OUR HOLOCAUST By Amir Gutfruend Translated by Jessica Cohen First published in Hebrew by Kinneret, 2001 English translation published by The Toby Press, 2006
ABOUT THE BOOK: This novel is the story of Amir and his cousin Effi, two Israeli children growing up in the Haifa suburbs in the 1970s who try to make sense of the impact of the Holocaust on their family. The children of survivors, Amir and Effi are repeatedly told that they are not “Old Enough” to understand what went on “Over There.” But the cousins are obsessed with understanding: They read library books, ask questions, snoop around, and read old letters, piecing together whatever they can. Their primary sources of information include an eccentric circle of relatives and acquaintances: penny-pinching Grandpa Lolek, Attorney Perl of the hardware store, and Gershon Klima the sewer cleaner. As time passes, Amir and Effi pursue their own lives: Amir gets married and has a son of his own, and Effi goes on to become a doctor. This book, which flashes forward and back between childhood and adulthood, offers a penetrating exploration of the impact of the Shoah on Israeli society and on childhood consciousness.
ABOUT THE AUTHOR: Amir Gutfruend was born in Haifa in 1963. After studying applied mathematics at the Technion, he joined the Israeli Air Force. Our Holocaust was his first novel. It was awarded the Buchman Prize by Yad Vashem. His second novel, Shoreline Mansions, won the Sapir Prize in 2003, and his third novel, The World, a Little Later, was recently published in Israel. Gutfreund lives in the Galilee with his wife, a clinical psychologist, and their two children.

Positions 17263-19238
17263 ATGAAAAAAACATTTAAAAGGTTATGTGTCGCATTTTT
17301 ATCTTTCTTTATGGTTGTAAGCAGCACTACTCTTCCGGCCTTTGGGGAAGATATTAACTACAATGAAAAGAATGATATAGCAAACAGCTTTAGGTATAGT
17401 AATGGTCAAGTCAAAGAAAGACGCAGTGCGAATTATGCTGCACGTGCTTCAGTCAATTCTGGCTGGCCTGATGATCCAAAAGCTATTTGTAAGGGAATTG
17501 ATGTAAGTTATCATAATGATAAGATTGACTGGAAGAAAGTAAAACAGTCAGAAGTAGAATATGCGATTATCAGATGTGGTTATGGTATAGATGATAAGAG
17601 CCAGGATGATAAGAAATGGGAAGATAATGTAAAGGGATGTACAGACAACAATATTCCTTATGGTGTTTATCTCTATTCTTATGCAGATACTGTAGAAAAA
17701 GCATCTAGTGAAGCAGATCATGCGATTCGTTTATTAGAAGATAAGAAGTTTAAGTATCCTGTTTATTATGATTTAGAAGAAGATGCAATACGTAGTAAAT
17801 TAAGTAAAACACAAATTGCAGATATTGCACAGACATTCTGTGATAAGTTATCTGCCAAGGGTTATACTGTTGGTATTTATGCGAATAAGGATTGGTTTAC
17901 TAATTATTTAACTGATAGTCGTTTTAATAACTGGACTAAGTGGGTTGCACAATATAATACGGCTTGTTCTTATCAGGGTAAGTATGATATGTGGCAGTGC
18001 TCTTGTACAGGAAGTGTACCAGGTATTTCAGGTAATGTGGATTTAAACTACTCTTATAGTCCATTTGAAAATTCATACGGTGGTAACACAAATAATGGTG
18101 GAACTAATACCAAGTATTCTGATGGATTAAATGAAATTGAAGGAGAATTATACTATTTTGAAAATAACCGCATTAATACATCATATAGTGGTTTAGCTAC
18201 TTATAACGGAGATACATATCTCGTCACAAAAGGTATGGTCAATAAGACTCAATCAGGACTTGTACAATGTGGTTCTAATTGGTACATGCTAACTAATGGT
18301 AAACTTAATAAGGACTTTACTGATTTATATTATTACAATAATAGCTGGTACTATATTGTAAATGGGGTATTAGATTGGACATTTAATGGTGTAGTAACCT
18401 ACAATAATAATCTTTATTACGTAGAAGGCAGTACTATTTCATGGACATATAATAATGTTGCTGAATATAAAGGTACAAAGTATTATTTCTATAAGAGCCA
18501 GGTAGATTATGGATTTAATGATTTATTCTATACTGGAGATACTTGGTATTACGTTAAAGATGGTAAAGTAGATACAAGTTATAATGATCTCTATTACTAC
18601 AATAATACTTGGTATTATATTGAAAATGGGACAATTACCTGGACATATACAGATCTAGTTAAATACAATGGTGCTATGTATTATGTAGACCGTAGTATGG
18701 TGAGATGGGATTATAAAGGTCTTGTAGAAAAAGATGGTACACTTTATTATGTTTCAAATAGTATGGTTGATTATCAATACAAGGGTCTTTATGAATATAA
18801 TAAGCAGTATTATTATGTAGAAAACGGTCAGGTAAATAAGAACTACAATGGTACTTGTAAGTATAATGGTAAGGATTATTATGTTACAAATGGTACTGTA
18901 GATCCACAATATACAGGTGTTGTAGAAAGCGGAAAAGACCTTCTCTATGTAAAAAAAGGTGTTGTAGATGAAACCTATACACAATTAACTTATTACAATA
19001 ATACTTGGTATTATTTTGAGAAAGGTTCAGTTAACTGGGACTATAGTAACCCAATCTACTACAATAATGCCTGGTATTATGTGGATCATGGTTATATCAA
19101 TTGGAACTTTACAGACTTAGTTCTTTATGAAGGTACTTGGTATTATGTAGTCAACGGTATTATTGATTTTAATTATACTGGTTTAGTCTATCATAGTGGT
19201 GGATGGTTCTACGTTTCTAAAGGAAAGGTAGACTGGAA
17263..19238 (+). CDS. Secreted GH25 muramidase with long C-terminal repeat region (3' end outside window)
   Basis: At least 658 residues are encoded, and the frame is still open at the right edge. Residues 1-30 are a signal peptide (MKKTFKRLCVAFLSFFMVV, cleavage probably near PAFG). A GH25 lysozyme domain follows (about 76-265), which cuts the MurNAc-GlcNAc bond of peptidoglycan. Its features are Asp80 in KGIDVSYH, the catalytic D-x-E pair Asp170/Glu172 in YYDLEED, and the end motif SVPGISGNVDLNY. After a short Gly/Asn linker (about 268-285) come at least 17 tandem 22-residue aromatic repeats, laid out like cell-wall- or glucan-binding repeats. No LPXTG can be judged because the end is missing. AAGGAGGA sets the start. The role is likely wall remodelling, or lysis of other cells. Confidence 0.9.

QUESTIONS FOR DISCUSSION: 1. Amir Gutfruend has said, â€œEven if I write an instruction manual for a washing machine, it will always contain humor, and it will always contain the Holocaust. It's a part of me." How do you see this statement reflected in this thinly-veiled autobiographical novel? 2. There are several subterranean images in this novel, from the sewers that Gershon Klima cleans to the cellar of Grandpa Lolekâ€™s home. What do these underground areas signify in this story? Why are Amir and Effi so eager to excavate them? 3. What is the "Law of Compression"? How does it serve as a response to the Holocaust? 4. Gutfruend describes two Shoahs: the public one declaimed at school ceremonies by means of a siren, and the private one that involves his extended family (p. 49). What is the difference between the two Shoahs? What do they both have in common? How does this concept shed light on the meaning of the book's title? 5. Gutfruend writes, "The Holocaust extended its reach beyond the neighborhood. Traces of Shoah lurked in the most surprising places, like the little shops where Dad went to order wallpaper or buy light bulbs" (p. 85). What does he mean in saying that traces of the Shoah lurked in surprising places? Can you think of some examples in the book? Do you think the Shoah lurks as noticeably in America as it does in the Israel the Gutfruend describes? Why or why not? 6. In speaking of the period when he was finally Old Enough, Gutfreund comments, "We did not abandon the Shoah but we bundled it up into one single day like everyone else did. Holocaust Remembrance Day. Like a pile of leaves neatly raked" (p. 156). Do you think he is being critical of Holocaust Remembrance Day? How do you feel about this institution? 7. In telling his war story, Grandpa Yosef comments, "Today I am Shoahsmart, you could say, and I know that people like Adler were marked men from the beginning. Who would live? Who would die? Was there any way to predict? That's not what I'm saying. But there were those whose fate was marked on them from the beginning. The brazen would live, the pure would die" (p. 258). What does Grandpa Yosef mean by "Shoah-smart"? Do you think this is something of which he is proud? Is there any point to being "Shoah-smart" after the war is long over?